Parking Wisdom: Client Retention – The Best Business Development Activity


Parking Wisdom: Client Retention – The Best Business Development Activity

Business Development (Sales) is the lifeblood of any organization. Similar to the impact of the transfer portal on college football, keeping your existing clients has never been more critical. 


What if you could add dozens of “sales” people to your team while keeping your current clients and income stream intact? The very best CRM tools on the market are happy existing clients. What if you also retained more locations?


This is critical (not unlike the aforementioned portal, again); your players (personnel) are also coming from one team and may be transferred to another in record time. How do we create a win-win through client retention and business development? It is more important than ever to have a relationship with each client that positions you well and creates happy clients. 


There are seven activities that create a path to turn virtually every client into a Business Development (Sales) advocate. This creates an environment where everyone wins! Your organization, your client, future clients, grow your business (and theirs) through the most profitable and most important potential clients: your current clients. 


It takes 2-4 new clients to provide the same net profit as ONE current client. This is such an easy thing to do. Learn the early warning signs in your current relationships, and how to retain clients and even grow your business. 


These tools provide proven strategies to retain clients and have them market your service to their peers, creating additional “sales” people. Happy clients, when asked, will assist you in fueling relationships, guarantee client retention, and grow your business.


Parking operators and equipment providers will benefit as well. Senior producers “transfer” on your team and your clients change. How do you lock in clients, protect your relationship, and grow your business? Consider seven (7) practices? 


The first of the seven practices is the most important, and the easiest. 


Practice One: Assume your competitor is chasing your best client and your most valued employee.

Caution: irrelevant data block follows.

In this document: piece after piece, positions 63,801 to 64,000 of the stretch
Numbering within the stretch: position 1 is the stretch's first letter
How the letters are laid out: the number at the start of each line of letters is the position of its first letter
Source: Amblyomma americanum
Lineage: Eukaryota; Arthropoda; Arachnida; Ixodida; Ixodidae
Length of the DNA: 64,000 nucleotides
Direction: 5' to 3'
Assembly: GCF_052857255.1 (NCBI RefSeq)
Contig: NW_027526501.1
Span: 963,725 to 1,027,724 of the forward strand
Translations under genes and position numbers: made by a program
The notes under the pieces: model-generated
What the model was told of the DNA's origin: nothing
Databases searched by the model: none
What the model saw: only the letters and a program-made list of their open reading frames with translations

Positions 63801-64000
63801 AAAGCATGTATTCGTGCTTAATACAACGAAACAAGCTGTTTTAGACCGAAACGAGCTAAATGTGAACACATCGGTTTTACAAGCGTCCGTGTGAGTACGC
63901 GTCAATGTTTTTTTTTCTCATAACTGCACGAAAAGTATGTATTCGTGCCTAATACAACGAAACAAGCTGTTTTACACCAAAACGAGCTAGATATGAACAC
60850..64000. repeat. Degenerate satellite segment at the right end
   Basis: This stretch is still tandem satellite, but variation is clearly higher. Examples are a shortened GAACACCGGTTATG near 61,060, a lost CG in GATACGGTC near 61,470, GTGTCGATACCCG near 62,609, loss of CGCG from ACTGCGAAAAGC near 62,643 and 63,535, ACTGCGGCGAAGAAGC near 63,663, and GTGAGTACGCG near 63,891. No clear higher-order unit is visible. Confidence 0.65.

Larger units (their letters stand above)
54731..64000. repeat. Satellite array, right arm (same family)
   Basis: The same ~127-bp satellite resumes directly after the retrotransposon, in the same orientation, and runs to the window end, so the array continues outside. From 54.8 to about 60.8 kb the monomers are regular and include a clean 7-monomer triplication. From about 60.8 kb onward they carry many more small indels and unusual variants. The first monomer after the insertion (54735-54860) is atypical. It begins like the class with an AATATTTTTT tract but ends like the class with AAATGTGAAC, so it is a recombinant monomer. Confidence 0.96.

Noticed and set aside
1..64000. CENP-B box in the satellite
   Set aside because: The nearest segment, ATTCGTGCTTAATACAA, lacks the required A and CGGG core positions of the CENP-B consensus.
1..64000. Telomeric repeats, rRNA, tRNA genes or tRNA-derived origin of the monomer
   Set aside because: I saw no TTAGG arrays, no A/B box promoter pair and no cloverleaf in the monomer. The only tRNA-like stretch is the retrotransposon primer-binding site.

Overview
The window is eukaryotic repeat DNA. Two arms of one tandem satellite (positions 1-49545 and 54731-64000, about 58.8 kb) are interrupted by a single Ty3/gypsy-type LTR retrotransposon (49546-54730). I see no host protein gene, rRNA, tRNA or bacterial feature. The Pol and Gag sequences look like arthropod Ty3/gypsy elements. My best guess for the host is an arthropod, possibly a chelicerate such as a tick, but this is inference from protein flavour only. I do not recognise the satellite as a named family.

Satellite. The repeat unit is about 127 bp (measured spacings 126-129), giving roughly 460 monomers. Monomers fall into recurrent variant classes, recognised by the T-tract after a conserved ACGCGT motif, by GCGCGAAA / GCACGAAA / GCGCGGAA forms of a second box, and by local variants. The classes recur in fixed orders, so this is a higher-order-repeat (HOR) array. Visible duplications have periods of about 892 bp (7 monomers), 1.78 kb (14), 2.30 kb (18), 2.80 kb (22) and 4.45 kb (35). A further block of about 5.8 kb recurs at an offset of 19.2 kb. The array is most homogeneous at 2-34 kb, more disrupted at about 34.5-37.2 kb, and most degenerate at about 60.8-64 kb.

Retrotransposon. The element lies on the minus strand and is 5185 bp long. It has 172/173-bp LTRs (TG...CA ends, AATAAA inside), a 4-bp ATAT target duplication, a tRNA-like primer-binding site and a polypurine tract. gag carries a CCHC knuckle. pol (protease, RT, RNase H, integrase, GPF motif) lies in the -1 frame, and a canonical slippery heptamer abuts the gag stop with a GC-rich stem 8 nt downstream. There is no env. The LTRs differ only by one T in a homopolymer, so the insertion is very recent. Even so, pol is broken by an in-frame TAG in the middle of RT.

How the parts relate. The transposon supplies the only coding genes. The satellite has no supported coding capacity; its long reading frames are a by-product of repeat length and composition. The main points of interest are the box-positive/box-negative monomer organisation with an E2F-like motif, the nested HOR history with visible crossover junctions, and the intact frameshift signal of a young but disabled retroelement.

As a consultant, it is interesting to me how many parking operators ignore their locations and their clients. They are surprised by a client’s decision to place their operation out to bid. 


Municipalities, airports, and most parking industry clients are required to bid every five years. There is no excuse for operators to not be aware of that requirement and (at a minimum) resume “selling” to clients in year four latest. A five-year contract is not a guaranteed term for you, as most contracts now have a 30-day out for convenience. 


Five-year term, government contract, or not, it is a major mistake to treat clients like they are “locked in” on any term. What do you do to insulate your business in this new reality?


When was the last time you had lunch, dinner, or even a serious meeting with your client? When was the last time you drove or walked your facility as if you were a competitor? Have you neglected your client, not sharing them with new bells and whistles because you are busy, or “they don’t like that kind of stuff”? When a new client or owner arrives, will they at least find a file of ideas and suggestions you sent them in writing?


A very good operator just lost a location principally because they had allowed their fees and costs to escalate during a five-year contract. A new property management firm became their client, and although they maintained a great local relationship, they didn’t consider a change in ownership would lead to a review of their current agreement and operation. 


The client was not unhappy. In fact, the review began with no discussion of an operator change. We were brought in to do a cursory review of the operation, assist with any new revenue streams, and a quick review of the numbers. 


As a courtesy, we shared with the operator a number of “opportunities” noticed in a one-hour meeting with the consultant and operator. The consultant shared their list, and did NOT share it with the client. It was a courtesy to the parking operator. Several months later, the owner of the facility (the client’s client) dropped in and independently questioned several of the “opportunities” that, in fact, were on the heads-up list the consultant had provided to the operator.


The property management client rehired the consultant. Although the incumbent operator was performing well, when the RFP responses came in, they were unable to explain why only after the RFP did they suddenly have a dozen new ideas. They ultimately lost the location.


They assumed because the client was happy, they didn’t need to provide their “A” game, nor respond to any of the “opportunities” from the consultant’s list. The new operator won with a higher management fee and a plan to address the opportunities.

Article contributed by:
John Oglesby, The Parking Whisperer
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